A Rhetorical History and Criticism of U.S. Education Policy, 1980-1994

Open Access
Hlavacik, Mark Joseph
Graduate Program:
Communication Arts and Sciences
Doctor of Philosophy
Document Type:
Date of Defense:
October 28, 2013
Committee Members:
  • Thomas Walter Benson, Dissertation Advisor
  • Jeremy Engels, Committee Member
  • Rosa A Eberly, Committee Member
  • Kirtley Hasketh Wilson, Committee Member
  • Keith Gilyard, Special Member
  • Rhetoric of Public Policy
  • Education Policy
  • Jonathan Kozol
  • Milton Friedman
  • A Nation at Risk
  • Richard J. Herrnstein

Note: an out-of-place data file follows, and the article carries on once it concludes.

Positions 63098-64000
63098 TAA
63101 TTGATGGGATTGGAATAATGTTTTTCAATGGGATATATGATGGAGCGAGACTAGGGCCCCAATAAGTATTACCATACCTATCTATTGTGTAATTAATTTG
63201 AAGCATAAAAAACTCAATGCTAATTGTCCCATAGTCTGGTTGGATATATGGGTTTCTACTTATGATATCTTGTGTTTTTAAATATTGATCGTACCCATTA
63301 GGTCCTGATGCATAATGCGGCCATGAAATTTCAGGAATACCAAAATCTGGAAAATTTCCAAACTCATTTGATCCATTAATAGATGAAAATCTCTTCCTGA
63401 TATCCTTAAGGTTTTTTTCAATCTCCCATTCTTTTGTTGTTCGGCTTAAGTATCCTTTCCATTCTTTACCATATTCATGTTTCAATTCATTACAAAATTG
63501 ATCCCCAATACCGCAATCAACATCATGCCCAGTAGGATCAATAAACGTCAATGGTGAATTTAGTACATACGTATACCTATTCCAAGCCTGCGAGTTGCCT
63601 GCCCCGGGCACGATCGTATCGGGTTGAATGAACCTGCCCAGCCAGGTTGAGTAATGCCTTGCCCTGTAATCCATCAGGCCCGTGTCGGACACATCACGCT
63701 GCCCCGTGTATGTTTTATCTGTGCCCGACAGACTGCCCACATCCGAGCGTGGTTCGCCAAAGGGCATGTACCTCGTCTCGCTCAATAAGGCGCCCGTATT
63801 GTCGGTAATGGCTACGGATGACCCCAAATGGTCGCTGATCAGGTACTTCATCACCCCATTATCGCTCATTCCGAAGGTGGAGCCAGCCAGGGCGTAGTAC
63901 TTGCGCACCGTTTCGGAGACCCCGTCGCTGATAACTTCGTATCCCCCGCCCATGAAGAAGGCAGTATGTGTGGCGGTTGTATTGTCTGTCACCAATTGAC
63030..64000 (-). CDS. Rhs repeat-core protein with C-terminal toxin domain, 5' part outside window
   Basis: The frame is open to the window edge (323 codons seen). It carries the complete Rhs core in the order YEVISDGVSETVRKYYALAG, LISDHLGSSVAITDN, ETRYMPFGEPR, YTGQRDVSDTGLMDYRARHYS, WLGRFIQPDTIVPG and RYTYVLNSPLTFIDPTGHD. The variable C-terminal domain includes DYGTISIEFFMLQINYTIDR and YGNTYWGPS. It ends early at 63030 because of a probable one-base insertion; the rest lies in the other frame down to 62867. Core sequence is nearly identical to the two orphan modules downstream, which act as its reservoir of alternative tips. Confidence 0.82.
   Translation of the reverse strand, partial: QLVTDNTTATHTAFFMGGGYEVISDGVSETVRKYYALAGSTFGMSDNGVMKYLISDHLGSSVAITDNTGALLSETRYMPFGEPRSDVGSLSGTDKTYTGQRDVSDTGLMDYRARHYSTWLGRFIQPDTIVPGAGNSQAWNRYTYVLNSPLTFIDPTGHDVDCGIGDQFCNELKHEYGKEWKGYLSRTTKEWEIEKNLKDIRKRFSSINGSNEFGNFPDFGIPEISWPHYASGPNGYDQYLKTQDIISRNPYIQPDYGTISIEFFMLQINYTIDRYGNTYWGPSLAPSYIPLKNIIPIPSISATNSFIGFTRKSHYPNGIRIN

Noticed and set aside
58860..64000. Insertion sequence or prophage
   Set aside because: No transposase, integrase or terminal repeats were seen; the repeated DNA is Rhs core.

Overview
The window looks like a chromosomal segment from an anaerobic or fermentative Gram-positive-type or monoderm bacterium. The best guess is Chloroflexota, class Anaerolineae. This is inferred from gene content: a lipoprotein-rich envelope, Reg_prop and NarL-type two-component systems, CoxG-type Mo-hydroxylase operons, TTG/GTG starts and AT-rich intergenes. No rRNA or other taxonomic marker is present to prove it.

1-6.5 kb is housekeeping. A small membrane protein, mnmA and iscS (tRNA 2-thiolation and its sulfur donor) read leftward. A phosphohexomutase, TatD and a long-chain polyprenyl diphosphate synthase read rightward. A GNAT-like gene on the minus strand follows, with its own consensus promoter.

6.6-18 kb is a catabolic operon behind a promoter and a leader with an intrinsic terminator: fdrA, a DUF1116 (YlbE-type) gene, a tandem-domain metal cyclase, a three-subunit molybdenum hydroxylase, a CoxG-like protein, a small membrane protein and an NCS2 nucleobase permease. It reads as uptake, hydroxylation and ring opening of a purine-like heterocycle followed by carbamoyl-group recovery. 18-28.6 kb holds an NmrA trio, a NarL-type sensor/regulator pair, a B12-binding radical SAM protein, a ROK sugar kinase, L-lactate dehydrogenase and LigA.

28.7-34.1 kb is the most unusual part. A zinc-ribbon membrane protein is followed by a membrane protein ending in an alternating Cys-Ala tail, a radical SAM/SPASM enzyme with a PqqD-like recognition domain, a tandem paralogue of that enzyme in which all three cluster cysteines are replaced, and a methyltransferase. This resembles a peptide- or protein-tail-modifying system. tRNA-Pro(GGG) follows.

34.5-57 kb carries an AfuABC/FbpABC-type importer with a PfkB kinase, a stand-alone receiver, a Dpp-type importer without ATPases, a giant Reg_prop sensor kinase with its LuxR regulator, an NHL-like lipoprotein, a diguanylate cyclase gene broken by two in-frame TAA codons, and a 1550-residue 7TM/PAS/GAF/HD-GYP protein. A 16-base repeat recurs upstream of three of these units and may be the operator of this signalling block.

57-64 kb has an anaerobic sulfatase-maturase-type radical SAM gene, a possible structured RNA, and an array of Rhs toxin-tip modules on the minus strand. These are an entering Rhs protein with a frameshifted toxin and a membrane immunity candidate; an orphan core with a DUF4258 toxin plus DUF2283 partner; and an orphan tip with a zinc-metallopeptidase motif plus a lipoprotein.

This dissertation investigates the rhetoric of blame in the public discourse of United States education policy. As the frequent object of reform since the mid-nineteenth century, public education in the United States has inspired a great deal of blame. Public education’s blameworthy have included teachers, students, parents, administrators, and entire governments. Not even inanimate concepts like segregation, genetics, race, class, and progressivism have escaped the allegation of culpability. In the permanent reform that is U.S. education policy, blame is an expedient tool for rhetorical actors because it insinuates the need to change both policy and leadership. Blame is not only expedient for rhetorical actors; it is also invigorating for rhetorical exchange. Acts of blame rarely go unanswered and so blaming renews the cycle of policy reform by initiating a process of deliberation. Although blaming itself is often blamed for being simplistic or misguided, this dissertation sets out with the assumption that blame, like any rhetorical act, has use value and thus entails strategy. The profusion of blame in the public discourse of education policy during the 1980s and early 1990s provides both a guiding question (What is all of this blame doing here?) as well as an abundance of opportunities to plumb blame’s rhetorical depths. This dissertation accounts for some of blame’s functions as a deliberative strategy through the close analysis of four prominent acts of public blaming. Moreover, by reconstructing the recent history of blaming in U.S. education policy discourses, this dissertation recovers the rhetorical antecedents of “accountability.”